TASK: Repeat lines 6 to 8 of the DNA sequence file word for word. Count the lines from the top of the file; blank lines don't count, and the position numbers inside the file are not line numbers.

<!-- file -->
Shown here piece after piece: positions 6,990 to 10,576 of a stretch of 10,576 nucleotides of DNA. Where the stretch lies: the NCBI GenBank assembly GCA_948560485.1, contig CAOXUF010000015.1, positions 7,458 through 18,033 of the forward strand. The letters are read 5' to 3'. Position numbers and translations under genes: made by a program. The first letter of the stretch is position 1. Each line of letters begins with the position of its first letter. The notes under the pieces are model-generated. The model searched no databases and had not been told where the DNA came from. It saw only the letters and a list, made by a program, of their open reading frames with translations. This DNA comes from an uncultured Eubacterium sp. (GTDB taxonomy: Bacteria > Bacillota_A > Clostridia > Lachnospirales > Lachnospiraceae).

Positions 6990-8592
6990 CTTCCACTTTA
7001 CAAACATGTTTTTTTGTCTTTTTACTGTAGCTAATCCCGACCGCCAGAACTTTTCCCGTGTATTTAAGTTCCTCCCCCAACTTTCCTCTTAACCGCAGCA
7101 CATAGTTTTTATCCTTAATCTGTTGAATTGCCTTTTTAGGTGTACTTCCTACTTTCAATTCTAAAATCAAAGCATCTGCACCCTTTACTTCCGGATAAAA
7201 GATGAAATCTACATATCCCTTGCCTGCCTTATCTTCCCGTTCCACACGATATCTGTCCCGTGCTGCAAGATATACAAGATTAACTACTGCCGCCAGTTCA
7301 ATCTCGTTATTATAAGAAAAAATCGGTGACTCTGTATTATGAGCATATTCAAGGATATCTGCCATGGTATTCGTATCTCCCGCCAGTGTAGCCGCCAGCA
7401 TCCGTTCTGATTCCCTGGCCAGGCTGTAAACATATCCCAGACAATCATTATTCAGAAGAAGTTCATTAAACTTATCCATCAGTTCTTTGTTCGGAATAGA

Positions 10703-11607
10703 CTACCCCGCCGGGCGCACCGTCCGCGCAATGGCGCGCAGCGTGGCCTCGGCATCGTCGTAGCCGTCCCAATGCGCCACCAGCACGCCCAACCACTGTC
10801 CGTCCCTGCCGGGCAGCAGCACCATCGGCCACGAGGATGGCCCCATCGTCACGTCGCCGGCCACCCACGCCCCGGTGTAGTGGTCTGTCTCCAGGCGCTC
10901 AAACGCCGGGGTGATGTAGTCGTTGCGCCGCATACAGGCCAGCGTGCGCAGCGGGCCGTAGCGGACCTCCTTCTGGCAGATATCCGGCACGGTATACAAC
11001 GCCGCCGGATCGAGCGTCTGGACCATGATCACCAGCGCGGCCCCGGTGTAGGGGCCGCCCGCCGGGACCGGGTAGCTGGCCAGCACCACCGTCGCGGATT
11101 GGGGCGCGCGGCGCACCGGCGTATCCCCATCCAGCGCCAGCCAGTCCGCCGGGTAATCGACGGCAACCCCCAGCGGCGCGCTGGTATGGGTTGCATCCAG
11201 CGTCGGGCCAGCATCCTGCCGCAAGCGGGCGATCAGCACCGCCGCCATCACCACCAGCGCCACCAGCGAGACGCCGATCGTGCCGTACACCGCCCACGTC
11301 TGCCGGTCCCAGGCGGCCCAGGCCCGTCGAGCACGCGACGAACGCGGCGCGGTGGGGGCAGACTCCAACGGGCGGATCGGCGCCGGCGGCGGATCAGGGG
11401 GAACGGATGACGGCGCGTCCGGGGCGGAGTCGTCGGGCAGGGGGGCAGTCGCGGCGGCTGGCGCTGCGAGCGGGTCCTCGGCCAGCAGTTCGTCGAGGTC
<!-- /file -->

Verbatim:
7201 GATGAAATCTACATATCCCTTGCCTGCCTTATCTTCCCGTTCCACACGATATCTGTCCCGTGCTGCAAGATATACAAGATTAACTACTGCCGCCAGTTCA
7301 ATCTCGTTATTATAAGAAAAAATCGGTGACTCTGTATTATGAGCATATTCAAGGATATCTGCCATGGTATTCGTATCTCCCGCCAGTGTAGCCGCCAGCA
7401 TCCGTTCTGATTCCCTGGCCAGGCTGTAAACATATCCCAGACAATCATTATTCAGAAGAAGTTCATTAAACTTATCCATCAGTTCTTTGTTCGGAATAGA